This comic has an uphill battle for me to even want to read it. Here’s a list of some thoughts on the upcoming run.

Francesco Francavilla is a monster. The guy is an absolutely astounding artist, and I think that he’s going to be one of those guys that you absolutely have to pay attention to in a year or so. In any other situation, I’d be all over a Francavilla-drawn Panther book.

Been there, done that. We’ve seen Panther as a schoolteacher in Harlem as “Luke Charles.” Guess what? It blew. It removed Panther from where he works best and lowered a king to commoner status. Don McGregor and Billy Graham’s classic Panther’s Rage was a response to that story and restored T’Challa to where he belongs. Not to mention that he’s retired/been removed as Panther before, so you’d think he’d be used to it instead of running off like a crybaby.

T’Challa has to find himself? The Black Panther is the most well adjusted black man in the Marvel universe. He ran his own country, he married the love of his life, and he has been royalty since he was a child. What about that screams “Needs to come to terms with himself?” He isn’t Batman, but he is the closest Marvel has (or needs) to Batman.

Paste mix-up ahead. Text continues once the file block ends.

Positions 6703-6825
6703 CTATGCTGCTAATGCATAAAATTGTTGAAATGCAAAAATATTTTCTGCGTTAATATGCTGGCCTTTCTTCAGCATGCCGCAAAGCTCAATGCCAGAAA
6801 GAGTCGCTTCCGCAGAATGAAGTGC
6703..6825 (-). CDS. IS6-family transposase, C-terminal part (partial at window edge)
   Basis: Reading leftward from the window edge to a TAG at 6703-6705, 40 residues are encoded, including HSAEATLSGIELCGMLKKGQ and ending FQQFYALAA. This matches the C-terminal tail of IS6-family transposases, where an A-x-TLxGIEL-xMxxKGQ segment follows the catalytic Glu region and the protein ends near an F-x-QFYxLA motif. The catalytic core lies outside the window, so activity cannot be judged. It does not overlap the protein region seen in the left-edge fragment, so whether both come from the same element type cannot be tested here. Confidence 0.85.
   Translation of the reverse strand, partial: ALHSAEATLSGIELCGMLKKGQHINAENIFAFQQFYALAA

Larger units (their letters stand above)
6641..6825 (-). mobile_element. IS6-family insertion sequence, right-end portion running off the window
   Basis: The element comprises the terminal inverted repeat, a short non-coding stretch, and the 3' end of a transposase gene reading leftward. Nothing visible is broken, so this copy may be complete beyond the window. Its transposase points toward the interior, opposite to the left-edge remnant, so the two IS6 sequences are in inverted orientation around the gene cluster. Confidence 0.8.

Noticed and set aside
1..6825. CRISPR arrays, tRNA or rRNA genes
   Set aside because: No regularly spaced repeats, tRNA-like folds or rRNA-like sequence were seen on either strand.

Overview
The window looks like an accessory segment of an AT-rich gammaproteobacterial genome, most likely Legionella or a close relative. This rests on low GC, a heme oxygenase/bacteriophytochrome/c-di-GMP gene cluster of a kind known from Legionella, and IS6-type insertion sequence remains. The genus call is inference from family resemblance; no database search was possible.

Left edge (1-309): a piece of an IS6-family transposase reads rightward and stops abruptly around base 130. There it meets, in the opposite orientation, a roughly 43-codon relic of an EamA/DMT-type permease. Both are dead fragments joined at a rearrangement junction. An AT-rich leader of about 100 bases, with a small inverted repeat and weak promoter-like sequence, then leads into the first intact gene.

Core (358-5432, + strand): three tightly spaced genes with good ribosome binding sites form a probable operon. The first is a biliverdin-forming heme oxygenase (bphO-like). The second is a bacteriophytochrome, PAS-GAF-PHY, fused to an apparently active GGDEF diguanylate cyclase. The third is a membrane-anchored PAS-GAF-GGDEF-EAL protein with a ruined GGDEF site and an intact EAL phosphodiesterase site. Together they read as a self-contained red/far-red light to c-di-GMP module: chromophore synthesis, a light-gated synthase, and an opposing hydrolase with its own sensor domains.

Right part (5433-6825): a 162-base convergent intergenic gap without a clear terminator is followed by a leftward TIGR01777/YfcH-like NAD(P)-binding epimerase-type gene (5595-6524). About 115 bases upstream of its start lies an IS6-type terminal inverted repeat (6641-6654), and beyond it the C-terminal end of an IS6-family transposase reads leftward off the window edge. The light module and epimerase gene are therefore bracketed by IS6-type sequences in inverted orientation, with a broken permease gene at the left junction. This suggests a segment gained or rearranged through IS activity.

He’s the most capable black dude in the Marvel universe. When Reed Richards has trouble, he hits T’Challa on the two-way like “Doom is causing trouble with sonic waves, you got a sonic wave disrupter?” And yes, T’Challa will have one, because he’s that dude. He was the smartest man in the world’s gadget guy. Black Panther with no tech is absurd. It’s in his DNA. It’s like Mister Miracle not being able to get out of traps. To strip him down to “basics,” where those basics are “is basically Daredevil,” is gonna bore me to tears. He outclasses everyone who ever lived and fought in Hell’s Kitchen. It’d be like Mike Tyson beating up a grade schooler. There is no “out of his element,” that’s his whole point.

He has to find himself in Hell’s Kitchen? He’s African, man. If T’Challa needs to find himself, he needs to do so among his people, not in New York City. I’ve spent a decent amount of time in New York and LA, and I love them both, but if I had a nervous breakdown and had to find myself? I’d take my depressed behind back to Georgia. You want to show him finding himself? Have him intern in the Techno-Jungle or one of those villages from Panther’s Rage. Hell’s Kitchen should be nothing to him.